In late August, Micro Focus began a share repurchase program – its first in 6+ years. The Executive Chairman then bought shares personally, and even transferred shares to himself from his wife’s account. I appreciated that management recognized that the stock price was attractive and acted on the opportunity. I also felt that the $200m share repurchase plan improved the odds that some of the $2.1B that they will receive from the announced sale of their SUSE business (for a good price) will also be used to repurchase shares.

These actions improved my assessment of management’s ability to allocate capital and increased my upside and downside valuations for the business. The stock price was higher than when we first bought, but the upside-to-downside was even more attractive. We had limited cash to invest in Micro Focus, so I compared adding to Micro Focus against keeping 10% of the fund in each of our existing positions. I decided that I was willing to reduce our position in Conduent to increase our position in Micro Focus. Both companies are attractive, but Micro Focus won when I compared them head-to-head, due to a more attractive price and a longer record of intelligent and shareholder-friendly capital allocation. We sold Conduent at $22.71/share, and our cost for buying Micro Focus throughout the quarter was $16.23/share.

Despite Curren Capital’s optimism for the stock, we are still not convinced, and would like to continue with our analysis, checking out the recent hedge fund action regarding Micro Focus International plc (NYSE:MFGP).

Hedge fund activity in Micro Focus International plc (NYSE:MFGP)

At the end of the third quarter, a total of 10 of the hedge funds tracked by Insider Monkey were long this stock, a drop of 29% from the previous quarter. The graph below displays the number of hedge funds with bullish position in MFGP over the last 13 quarters. With the smart money’s positions undergoing their usual ebb and flow, there exists a few key hedge fund managers who were upping their stakes considerably (or already accumulated large positions).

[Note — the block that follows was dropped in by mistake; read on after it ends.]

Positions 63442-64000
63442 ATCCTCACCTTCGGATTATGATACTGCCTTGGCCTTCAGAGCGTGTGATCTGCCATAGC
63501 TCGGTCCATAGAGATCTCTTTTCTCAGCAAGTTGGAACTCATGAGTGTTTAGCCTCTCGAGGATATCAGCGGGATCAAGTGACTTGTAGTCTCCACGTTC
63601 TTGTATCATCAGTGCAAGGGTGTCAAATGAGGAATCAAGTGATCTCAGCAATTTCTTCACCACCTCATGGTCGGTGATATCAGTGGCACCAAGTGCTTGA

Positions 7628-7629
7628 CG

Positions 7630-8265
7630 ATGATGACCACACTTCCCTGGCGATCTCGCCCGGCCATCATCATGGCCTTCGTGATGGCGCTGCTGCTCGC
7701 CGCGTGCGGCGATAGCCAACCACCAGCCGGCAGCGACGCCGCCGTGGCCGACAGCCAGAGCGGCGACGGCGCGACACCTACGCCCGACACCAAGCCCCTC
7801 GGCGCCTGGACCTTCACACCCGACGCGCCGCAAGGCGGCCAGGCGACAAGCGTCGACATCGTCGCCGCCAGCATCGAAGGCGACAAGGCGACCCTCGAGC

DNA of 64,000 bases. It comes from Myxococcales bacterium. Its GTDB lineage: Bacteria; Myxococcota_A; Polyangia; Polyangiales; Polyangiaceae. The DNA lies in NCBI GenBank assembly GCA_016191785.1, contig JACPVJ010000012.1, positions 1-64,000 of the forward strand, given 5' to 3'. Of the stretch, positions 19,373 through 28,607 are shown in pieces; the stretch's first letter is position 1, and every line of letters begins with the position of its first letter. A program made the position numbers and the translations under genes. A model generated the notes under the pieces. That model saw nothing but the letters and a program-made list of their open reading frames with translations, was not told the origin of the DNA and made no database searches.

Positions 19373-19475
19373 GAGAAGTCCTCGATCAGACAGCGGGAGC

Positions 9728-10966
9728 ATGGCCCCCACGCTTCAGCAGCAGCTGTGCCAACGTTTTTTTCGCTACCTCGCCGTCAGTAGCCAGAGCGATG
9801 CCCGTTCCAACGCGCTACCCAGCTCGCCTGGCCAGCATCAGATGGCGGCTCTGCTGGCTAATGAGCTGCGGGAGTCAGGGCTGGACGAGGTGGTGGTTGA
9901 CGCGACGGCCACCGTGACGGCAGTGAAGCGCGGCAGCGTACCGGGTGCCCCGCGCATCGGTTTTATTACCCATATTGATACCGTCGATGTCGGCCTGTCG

More specifically, Elliott Management was the largest shareholder of Micro Focus International plc (NYSE:MFGP), with a stake worth $115.5 million reported as of the end of September. Trailing Elliott Management was Roystone Capital Partners, which amassed a stake valued at $29.3 million. Angelo Gordon & Co, Renaissance Technologies, and Prescott Group Capital Management were also very fond of the stock, giving the stock large weights in their portfolios.

Since Micro Focus International plc (NYSE:MFGP) has experienced bearish sentiment from hedge fund managers, logic holds that there exists a select few fund managers that elected to cut their full holdings heading into Q3. Interestingly, Richard S. Pzena’s Pzena Investment Management dropped the largest investment of the “upper crust” of funds followed by Insider Monkey, totaling close to $73.4 million in stock, and Isaac Corre’s Governors Lane was right behind this move, as the fund dropped about $5.5 million worth. These bearish behaviors are important to note, as total hedge fund interest dropped by 4 funds heading into Q3.

Let’s check out hedge fund activity in other stocks similar to Micro Focus International plc (NYSE:MFGP). These stocks are News Corporation (NASDAQ:NWS), bluebird bio Inc (NASDAQ:BLUE), HD Supply Holdings Inc (NASDAQ:HDS), and ON Semiconductor Corporation (NASDAQ:ON). This group of stocks’ market valuations resemble MFGP’s market valuation.

Ticker No of HFs with positions Total Value of HF Positions (x1000) Change in HF Position
NWS 10 87742 -7
BLUE 34 321018 0
HDS 38 1434098 5
ON 27 336908 2

As you can see these stocks had an average of 27 hedge funds with bullish positions and the average amount invested in these stocks was $545 million. That figure was $178 million in MFGP’s case. HD Supply Holdings Inc (NASDAQ:HDS) is the most popular stock in this table. On the other hand News Corporation (NASDAQ:NWS) is the least popular one with only 10 bullish hedge fund positions. Compared to these stocks Micro Focus International plc (NYSE:MFGP) is even less popular than NWS. Considering that hedge funds aren’t fond of this stock in relation to other companies analyzed in this article, it may be a good idea to analyze it in detail and understand why the smart money isn’t behind this stock. This isn’t necessarily bad news. Although it is possible that hedge funds may think the stock is overpriced and view the stock as a short candidate, they may not be very familiar with the bullish thesis. In either case more research is warranted.

Disclosure: None. This article was originally published at Insider Monkey.